Training animals comes with a lot of challenges. Most of these make us better trainers, but there is one in particular which could put you into potentially dangerous situations, and that is complacency.
We use reinforcement strategies to build strong relationships through positive experiences. Training becomes fun and we want to do it more and more. We begin to create situations where we think that the animal sees us as a friend, and that the animal won’t do anything bad or negative towards us, and we become complacent. This is the biggest mistake a trainer or animal care professional can make. Whenever training goes extraordinarily well, we start to see the animals behave differently or show us affection (if we use a label). This is where the problem starts.
Working with animals we should understand the rules of safety for each species we work with. Regardless of the species we can’t communicate directly with them so we have to respect their choices. We quickly think “it won’t bite me”, while potentially missing important signs, “it won’t kick me” while pushing your training too far that it becomes uncomfortable for the animal, “it will never do that to me” while using pressure on the animal in unpredictable situations.
Complacency: Being overly satisfied or comfortable with an existing situation or condition.
At Zoospensefull we’ve worked with many different animals across many different taxa. While training animals, we try to keep in mind everything and anything that could happen at any time. This is not to say mistakes can’t happen, but we can’t forget that we work with wild animals in environments we can’t fully control and an animal we don’t have full control over, regardless of size. Working with a meerkat or a walrus is very different but a bite is a bite. A walrus is strong, dangerous at times and believe it or not, pretty fast. Knowing where your exits are at any time is pretty important. We’ve learnt that you need to pay attention to body language and other, not-so-subtle cues before, during and after training, to make sure your animal is not getting frustrated. We need to remain vigilant and not get comfortable with the situation no matter how many times we have been there before.
After moving to another country, where I worked with killer whales, this concept was instilled again right away. They kept on telling me you only have one chance. Which basically means any potential mistakes could cause you serious injury or even death. We had to have a clear understanding of all the safety rules around the exhibits and the precursors of aggression for this species. Better to be safe than sorry! Whenever I thought, ‘I don’t trust the animal’, I would take a step back, just in case. It’s very important not to become complacent with killer whales, as you only have one chance. This experience taught me the importance of constant awareness. Be aware of your reinforcement, your animal, what the other trainers are doing or where they are or even when other trainers reinforce their animals etc. All the tiny things that could give the animal a reason to lash out at you or the submissive animal in the same exhibit. This awareness of the environment would follow me for the next years to come. This gave me the skill to reach for approximations where the animal is successful instead of asking to difficult tasks where the animal easily is able to fail.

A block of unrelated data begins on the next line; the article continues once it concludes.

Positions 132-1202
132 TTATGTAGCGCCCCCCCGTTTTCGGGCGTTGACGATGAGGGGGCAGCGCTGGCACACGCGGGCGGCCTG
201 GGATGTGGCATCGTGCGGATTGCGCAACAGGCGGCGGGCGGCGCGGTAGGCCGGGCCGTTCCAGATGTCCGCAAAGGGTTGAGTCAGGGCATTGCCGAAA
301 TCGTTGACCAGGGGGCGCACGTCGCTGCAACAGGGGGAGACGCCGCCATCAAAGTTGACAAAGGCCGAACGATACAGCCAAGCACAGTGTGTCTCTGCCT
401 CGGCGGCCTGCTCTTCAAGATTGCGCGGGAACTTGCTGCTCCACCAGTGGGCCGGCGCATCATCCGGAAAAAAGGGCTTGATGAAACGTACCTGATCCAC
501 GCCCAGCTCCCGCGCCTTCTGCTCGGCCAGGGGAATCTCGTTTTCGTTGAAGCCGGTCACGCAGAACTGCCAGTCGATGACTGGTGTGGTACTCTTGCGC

We need to step away from our comfortability with the animals in our care. This means that we have to be aware of the animals behaviour and look at it objectively. If the animal shows me aggressive behaviour, this could mean there is a chance of aggressive behaviour towards me. Every animal comes with their own precursors prior to aggressive behaviour and in most cases more than one. For example, eye pinning in parrots, swishing tails in giraffe, ears pressed back against their heads for many species. The way an animal chooses to aggress will be different as well, an elk will use their front legs and antlers, a monitor lizard will use it’s tail as a whip, and a rhino will use its horn. It’s up to us as animal trainers to understand the natural behaviour of the species we work with.
Animals have the potential to be dangerous at any time for any reason and an animal that is unafraid of humans, even more so. We need to remember we don’t see what is going on 24/7 with our animals, in their exhibit or with their conspecifics. We can’t always control the environment the animal is in and we shouldn’t want to. We often only encounter a snapshot of behaviour and as the animals we work with primarily get their reinforcement through interaction with us, the behaviour of coming over or seeking us out after a potentially stressful situation could be higher. If we also think about our training sessions, if they don’t interact the way we ask them to, we might withhold food or attention and try to get them to respond correctly for a chance of reinforcement, this might cause further frustration.
Even though we might not understand certain situations as to why an animal becomes aggressive, we know that changes in the environment elicits behaviour and that the animal always goes to what is reinforcing for them, regardless if we understand the reasoning.
Many accidents come from complacency. Some will argue that animals can make mistakes and with larger, more powerful animals, those mistakes can cost you your life. We don’t believe accidents with animals happen for no reason, often there are signs the animal is uncomfortable and likely to become aggressive, sometimes they’re so subtle we miss them. Having a strong awareness of the environment and your animal is important to keep you and the animals safe. Always be on your game, if not, maybe skip the session and don’t take unnecessary risks.